I bet your doctor (or should I say, your current doctor?) is used to formula-fed babies. If you compare formula-fed babies and breastfed babies, the breastfed ones gain weight more rapidly during the first 6 months or so, and more slowly during the second 6 months. It's actually very normal for a breastfed baby's rate of weight gain to decrease as time goes on, especially as the baby becomes increasingly mobile and starts to devote more calories to action than to fat stores. My pediatrician claims that this pattern happens in part because "breastfed babies can't walk around with a bottle hanging out of their mouth all day long".
If you check out this chart for breastfed baby boys: http://www.kellymom.com/images/growth/growth-bfboy.gif you will see that the slope of the curve really flattens out as time goes on.
Oh, and breastmilk never loses its nutritional value. In fact, at least one study found that after a year, breastmilk has increased caloric content: http://www.pediatricsdigest.mobi/con...16/3/e432.full
Neither of my girls were big eaters at 9 months. Nursing yes. Solids, no. I have no idea why your doctor would be suggesting you wean.
20 pounds = 9.0718474 kilograms which puts him at the 50th percentile as per the WHO growth standards. He's meeting his milestones. Why change anything when he's perfectly healthy?
Personally, I'd blow off the appointment and change doctors. Or, you could come to the appointment armed with the WHO growth charts and the various milestone expectations and have the doctor explain to YOU why you should change anything for a perfectly healthy child. Feel free to tell them that you think their advice is poor and that you won't be changing your childs diet at this time. :refusal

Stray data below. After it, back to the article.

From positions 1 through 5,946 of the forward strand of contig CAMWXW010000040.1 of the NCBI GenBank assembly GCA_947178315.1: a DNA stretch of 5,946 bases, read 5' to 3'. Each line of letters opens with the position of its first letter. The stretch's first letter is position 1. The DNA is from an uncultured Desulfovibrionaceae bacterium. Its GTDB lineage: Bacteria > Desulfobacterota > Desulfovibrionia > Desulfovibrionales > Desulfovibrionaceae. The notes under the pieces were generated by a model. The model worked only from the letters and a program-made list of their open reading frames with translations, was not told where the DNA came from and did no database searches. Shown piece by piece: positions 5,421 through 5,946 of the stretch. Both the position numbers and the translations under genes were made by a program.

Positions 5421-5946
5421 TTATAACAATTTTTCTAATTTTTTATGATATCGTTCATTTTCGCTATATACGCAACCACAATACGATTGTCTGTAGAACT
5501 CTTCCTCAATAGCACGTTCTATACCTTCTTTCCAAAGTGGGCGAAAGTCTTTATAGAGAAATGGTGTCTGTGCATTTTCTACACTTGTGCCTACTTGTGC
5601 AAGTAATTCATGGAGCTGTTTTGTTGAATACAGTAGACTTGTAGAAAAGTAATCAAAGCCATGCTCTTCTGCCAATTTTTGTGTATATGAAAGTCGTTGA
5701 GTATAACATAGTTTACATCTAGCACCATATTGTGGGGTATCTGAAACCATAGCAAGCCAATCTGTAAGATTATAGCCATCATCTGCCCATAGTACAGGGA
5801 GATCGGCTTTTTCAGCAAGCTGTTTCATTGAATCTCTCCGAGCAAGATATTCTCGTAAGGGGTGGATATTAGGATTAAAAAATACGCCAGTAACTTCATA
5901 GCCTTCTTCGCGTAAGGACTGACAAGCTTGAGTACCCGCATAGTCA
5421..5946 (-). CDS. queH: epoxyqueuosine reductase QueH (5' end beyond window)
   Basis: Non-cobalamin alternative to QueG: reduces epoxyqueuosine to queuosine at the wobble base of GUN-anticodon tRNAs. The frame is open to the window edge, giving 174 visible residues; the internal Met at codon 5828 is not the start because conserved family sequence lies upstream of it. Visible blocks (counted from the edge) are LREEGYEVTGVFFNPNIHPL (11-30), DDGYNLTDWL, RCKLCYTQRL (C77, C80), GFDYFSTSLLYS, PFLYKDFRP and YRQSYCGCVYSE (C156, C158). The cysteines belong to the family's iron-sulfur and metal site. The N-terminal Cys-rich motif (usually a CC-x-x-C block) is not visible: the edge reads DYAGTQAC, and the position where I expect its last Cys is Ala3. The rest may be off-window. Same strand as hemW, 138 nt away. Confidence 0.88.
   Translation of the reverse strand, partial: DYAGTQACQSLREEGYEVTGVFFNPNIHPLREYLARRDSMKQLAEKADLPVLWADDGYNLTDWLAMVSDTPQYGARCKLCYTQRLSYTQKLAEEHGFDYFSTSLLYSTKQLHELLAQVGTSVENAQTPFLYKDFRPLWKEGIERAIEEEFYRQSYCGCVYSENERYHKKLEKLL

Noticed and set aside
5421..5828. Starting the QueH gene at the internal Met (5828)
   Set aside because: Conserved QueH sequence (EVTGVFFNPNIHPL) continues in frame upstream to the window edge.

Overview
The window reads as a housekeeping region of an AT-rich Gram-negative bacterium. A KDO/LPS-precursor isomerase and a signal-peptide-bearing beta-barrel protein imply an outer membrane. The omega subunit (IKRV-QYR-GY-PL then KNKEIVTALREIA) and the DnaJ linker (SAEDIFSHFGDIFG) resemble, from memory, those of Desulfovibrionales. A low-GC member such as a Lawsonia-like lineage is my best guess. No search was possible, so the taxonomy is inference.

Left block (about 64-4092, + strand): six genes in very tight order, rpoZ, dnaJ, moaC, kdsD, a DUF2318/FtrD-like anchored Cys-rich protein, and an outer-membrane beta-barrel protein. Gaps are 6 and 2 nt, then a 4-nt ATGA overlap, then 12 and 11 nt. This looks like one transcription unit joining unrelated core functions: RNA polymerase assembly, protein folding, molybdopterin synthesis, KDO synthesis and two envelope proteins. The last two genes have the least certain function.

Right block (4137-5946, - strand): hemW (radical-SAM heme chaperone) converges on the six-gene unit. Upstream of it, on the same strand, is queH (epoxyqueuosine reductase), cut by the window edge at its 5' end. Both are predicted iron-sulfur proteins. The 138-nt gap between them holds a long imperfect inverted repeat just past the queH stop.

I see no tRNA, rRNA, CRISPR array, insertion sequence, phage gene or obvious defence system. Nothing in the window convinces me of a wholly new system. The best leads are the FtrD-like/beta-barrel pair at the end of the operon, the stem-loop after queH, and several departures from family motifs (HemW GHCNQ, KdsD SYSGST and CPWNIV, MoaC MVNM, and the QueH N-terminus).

I would suspect this recommendation is at least partly due to the mistaken idea that the baby is "filling up" on breastmilk and consequently would gain better if nursing less and eating more solids, and the idea that the weight gain for your baby is somehow inadequate. Even if (or perhaps especially if) your babies weight gain was slow, this would still be very questionable advice, as the calorie content of breastmilk is very high, higher than most suggested first foods.
This suggestion runs directly counter to even the mildly supportive of breastfeeding recommendation of most (all?) MAINSTREAM child health organizations recommendations on infant feeding. Including the AAP. Their 2005 policy on infant feeding reads (in part) (emphasis mine):
Exclusive breastfeeding is ideal nutrition and sufficient to support optimal growth and development for approximately the first 6 months after birth. Infants weaned before 12 months of age should not receive cow's milk feedings but should receive iron-fortified infant formula. Gradual introduction of iron-enriched solid foods in the second half of the first year should complement the breast milk diet. It is recommended that breastfeeding continue for at least 12 months, and thereafter for as long as mutually desired.
I suppose one could quibble with what "gradual" and "compliment" mean, exactly, I think it is left intentionally vague. However, I think “complement” was chosen specifically, rather than using “replace.” Notice that it says "complement the breastmilk diet," implying that the mainstay of baby's nutritional needs will be met via breastmilk even after the introduction of solids. Notice also there is no specific suggestions on how much solid food or how many nursing sessions. So I am curious where those numbers you were given came from. Certainly suddenly reducing daily nursing sessions from 8 (a perfectly normal frequency) to 3 a day at this age could very likely lead to lowered milk supply and early weaning, even weaning prior to a year.